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Excellence in pharma launches

Maximising your chances of success - some food for thought
Just the Rocket

All pharmaceutical commercial personnel understand the critical importance of the first few months of any product launch. There have been plenty of features that have covered this topic, highlighting the financial consequences both in the short and longer term, of underperforming.

What is interesting, however, is that despite this understanding, how many new chemical entities (NCEs) still fail to meet expectations and on the flip side, how many far exceed expectations. That in itself is quite an enigma, given the number of people involved in the classic elements of product launch: preparing the market, preparing the molecule, preparing the brand and preparing the organisation.

There are a multitude of reasons why some product launches fail and some are a phenomenal success. What we would like to discuss here are two particular aspects relevant to launch excellence to provide you with some food for thought.

In any particular therapeutic area, healthcare professionals (HCPs) will be treating their patients to the best of their ability, with the tools, including pharmaceuticals, they have available. That means they will be doing something.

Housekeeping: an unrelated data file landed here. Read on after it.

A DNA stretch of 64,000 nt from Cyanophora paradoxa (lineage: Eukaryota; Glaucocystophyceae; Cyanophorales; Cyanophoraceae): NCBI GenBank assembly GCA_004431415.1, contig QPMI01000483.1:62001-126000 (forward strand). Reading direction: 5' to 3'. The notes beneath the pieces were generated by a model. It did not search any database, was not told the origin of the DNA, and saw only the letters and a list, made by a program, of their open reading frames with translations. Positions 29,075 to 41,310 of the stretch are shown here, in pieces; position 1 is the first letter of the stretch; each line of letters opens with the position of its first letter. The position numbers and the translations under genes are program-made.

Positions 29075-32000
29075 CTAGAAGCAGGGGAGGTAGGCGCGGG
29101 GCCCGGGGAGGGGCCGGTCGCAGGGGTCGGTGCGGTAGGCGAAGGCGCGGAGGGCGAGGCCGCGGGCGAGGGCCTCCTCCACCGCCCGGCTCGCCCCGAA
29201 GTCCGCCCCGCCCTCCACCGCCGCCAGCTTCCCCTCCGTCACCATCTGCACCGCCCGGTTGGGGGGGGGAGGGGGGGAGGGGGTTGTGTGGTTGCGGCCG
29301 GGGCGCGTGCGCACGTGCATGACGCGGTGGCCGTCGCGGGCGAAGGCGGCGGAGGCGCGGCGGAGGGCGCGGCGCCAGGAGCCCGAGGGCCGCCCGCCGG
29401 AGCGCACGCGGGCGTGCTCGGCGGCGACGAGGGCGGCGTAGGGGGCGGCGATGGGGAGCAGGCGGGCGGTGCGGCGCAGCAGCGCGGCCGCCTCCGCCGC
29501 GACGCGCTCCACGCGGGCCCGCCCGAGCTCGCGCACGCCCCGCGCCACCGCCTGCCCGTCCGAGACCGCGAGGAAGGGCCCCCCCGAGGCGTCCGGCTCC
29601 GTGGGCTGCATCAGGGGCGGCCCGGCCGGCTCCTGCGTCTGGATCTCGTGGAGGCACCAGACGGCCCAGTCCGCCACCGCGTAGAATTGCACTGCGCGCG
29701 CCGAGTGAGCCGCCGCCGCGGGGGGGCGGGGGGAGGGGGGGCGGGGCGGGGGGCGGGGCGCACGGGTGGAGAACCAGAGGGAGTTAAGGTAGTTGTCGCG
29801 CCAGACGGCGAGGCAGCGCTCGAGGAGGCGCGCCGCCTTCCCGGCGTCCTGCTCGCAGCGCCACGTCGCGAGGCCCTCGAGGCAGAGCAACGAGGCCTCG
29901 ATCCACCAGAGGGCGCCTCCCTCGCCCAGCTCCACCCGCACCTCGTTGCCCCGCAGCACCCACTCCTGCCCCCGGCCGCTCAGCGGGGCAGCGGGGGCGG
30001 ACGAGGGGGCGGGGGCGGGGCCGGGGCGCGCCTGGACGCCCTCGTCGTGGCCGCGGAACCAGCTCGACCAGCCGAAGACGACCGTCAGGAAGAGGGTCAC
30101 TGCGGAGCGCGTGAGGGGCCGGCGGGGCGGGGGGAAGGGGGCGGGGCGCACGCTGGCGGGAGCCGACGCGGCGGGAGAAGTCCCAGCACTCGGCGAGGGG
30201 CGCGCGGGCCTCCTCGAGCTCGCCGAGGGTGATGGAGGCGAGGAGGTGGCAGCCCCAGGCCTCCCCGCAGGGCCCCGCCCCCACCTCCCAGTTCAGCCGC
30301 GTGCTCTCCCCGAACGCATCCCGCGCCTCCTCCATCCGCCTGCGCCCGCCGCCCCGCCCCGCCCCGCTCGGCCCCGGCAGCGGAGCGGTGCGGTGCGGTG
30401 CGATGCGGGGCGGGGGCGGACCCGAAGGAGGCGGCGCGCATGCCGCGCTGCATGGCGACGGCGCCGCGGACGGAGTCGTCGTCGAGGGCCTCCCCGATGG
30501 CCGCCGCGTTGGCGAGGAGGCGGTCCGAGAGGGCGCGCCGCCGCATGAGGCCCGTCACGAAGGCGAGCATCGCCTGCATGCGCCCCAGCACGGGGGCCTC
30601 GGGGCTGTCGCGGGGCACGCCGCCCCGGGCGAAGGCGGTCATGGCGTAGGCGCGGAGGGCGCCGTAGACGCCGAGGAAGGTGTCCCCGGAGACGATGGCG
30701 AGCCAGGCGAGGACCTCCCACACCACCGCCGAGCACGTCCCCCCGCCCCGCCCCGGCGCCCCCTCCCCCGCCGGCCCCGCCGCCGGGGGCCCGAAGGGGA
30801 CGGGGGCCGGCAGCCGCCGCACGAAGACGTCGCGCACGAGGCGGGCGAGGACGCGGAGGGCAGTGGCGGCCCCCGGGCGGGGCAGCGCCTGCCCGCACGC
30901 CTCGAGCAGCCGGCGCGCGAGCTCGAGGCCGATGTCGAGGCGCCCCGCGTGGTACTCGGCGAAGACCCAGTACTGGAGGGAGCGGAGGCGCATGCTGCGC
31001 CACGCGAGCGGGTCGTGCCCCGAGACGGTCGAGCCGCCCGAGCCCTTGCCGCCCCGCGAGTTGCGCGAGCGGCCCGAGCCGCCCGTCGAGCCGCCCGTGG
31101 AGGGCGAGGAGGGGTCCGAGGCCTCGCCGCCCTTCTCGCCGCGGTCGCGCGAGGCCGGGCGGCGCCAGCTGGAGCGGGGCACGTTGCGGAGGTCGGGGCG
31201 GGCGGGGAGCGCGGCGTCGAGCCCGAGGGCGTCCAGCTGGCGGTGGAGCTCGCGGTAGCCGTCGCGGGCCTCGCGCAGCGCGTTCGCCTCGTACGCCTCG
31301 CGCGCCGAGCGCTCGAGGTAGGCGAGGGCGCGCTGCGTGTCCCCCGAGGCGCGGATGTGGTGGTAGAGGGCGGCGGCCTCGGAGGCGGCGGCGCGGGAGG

What is critical for the owner of any pharmaceutical asset, is to provide the intended 'target customer' with a 'reason to change' what he is are currently doing. Historically in pharma, when NCEs were a step change in treatment due to any combination of better efficacy, safety or tolerability, then the 'reason to change' was clearly evident to any HCP intent on achieving better outcomes for his patients.

However, today's commercial challenge is to identify that 'reason to change' in an evidence-based, outcome driven, cost-effectiveness focused healthcare environment. That means modern and much more complex healthcare environment already has a significant number of 'structural' barriers to overcome before companies can even get their NCE truly considered.

It is no longer possible just to rely on the traditional approach of telling the molecule story that has worked in the past. The barriers in today's healthcare environment are too significant, the hurdles too high, and the influence of stakeholders on prescribing decisions too great.

With all the inhibitors to changing treatment and prescribing habits we need to consider a new approach. An approach that really understands behaviour change and helps to overcome the inertia that these barriers and hurdles create. An approach that does more than just the provide the 'evidence' and key messages for the molecule.

There is plenty we can learn from other disciplines to help us with 'reason to change'. We all know how hard it is to change our own habits, so why do we assume an HCP will change just because we provide him with the evidence about our product?